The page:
Saturday, July 18, 2020

Alive and Well

 After a three-month hiatus, galleries in the Arts District are reopening and the traditional First Saturday Art Walk has become a day-long event to accommodate the rules of distancing with a predictable outcome: more time to contemplate, less time to socialize.
My first visit was at Octavia Art Gallery where four artists are featured for the exhibition Conceptual Creations: Collage and Assemblage. The bold red color from the objects on display in the window was an irresistible invitation to walk-in. Why Red from Robert Tannen, a gathering of his latest works, is by itself a show within the exhibition. Microwave, laptop, typewriter, rotary telephone, ..., all candidates for the dumpster, are instead preserved for eternity, embalmed in a bright red monochrome spray paint. Red for love here is for danger, emergency, an alarm about pollution, global warming and the threats they represent to the planet. Recycling is part of the solution, cloth hangers become wall sculptures or get a second life as supports for calligraphic meditative drawings. Also reflecting a Far Eastern influence, Regina Scully's compositions acquire a third dimension with  unknown pieces of objects embedded in her poetical landscapes. The Three Fates, 2020, a sculptural narrative scene, reconnects with a variety of media the artist explored in the past.
Assemblage and collage for Scott Andresen result in dreamy abstract pieces, so perfect they make us forget the industrious processes they underwent, including delicate mending with gold and silver leaf, a technique borrowed from Kintsugi the Japanese art of repairing ceramics applied to sandpaper, Andresen's medium of choice. James Henderson's works are a reflection about passing time with his selection of old photographs and pictures from vintage magazines. The mixed media layering builds a thick texture alluding at the accumulation of memories over the years.
Further on Julia Street, the visit at Callan Contemporary felt like stepping in an enchanted world. The monochrome installations from the ceramic artist Bradley Sabin recreate the magic of nature with swirls of flowers invading the gallery. The lively display keeps changing as the visitor walks back and forth, each unique flower anonymous among the flock.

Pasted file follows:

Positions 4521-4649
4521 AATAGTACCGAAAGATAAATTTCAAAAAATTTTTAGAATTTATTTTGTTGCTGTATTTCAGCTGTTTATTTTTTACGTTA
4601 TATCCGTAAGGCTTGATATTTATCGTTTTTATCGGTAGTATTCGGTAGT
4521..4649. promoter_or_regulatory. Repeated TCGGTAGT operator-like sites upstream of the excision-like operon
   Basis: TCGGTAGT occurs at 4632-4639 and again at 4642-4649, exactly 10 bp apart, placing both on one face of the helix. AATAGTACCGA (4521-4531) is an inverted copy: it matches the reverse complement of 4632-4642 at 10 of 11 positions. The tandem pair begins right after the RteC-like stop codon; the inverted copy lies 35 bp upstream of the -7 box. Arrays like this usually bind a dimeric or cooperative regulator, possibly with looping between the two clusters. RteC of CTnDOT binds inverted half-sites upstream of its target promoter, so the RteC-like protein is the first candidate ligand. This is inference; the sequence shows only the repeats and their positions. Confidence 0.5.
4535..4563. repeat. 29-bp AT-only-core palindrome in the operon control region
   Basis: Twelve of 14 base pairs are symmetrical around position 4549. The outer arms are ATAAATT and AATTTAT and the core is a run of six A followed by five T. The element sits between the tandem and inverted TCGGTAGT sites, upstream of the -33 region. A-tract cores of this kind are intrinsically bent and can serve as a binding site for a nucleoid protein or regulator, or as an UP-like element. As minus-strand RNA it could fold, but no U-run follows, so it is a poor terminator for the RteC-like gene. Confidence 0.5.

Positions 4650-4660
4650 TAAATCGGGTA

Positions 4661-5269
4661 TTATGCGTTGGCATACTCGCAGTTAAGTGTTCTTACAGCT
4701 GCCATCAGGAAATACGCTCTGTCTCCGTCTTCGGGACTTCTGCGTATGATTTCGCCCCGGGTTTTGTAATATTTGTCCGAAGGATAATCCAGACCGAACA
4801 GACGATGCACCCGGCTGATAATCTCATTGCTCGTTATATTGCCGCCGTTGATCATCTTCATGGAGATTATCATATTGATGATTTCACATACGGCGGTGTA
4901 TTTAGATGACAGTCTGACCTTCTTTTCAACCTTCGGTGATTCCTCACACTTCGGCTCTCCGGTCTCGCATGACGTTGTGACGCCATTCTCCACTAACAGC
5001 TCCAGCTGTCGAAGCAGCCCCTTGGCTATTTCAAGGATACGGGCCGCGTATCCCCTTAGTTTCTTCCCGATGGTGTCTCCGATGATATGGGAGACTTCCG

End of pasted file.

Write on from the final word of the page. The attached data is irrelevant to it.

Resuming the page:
Art in Doom which opened in March at Jonathan Ferrara Gallery was reviewed in "Premonitory", a post published earlier.
At Arthur Roger Gallery, the animals photographed by David Yarrow appear to awake from a long sleep. Walking by close-up shots of bear, gorilla, lion, confirms that gallery visits are indispensable to connect with the photographer's subjects. With more than a dozen mesmerizing new works, Troy Dugas's show offers another kind of adventure. More than a purely visual experience, his mandalas provide a meditative place to pause and reflect. When I look at Kris Wenschuh's compositions, I always wonder why the value of a painting is related to its size. The classically trained artist keeps producing small surrealist landscapes featuring icebergs, clouds, floating in blue skies, catching a certain light that evokes luminism. Twice Upon a Time, the title of the exhibition is perfectly fitting for a show which includes works from Leslie Staub known for her children's books illustrations.
July is supposed to be a slow month for the galleries... not this year!

photographs by the author:

Robert Tannen "Wood Burning Furnace with Logs", 2020
Kris Wenschuh "Trail of Light", 2020
Bradley Sabin "Coral Flower Wall Installation", 2020

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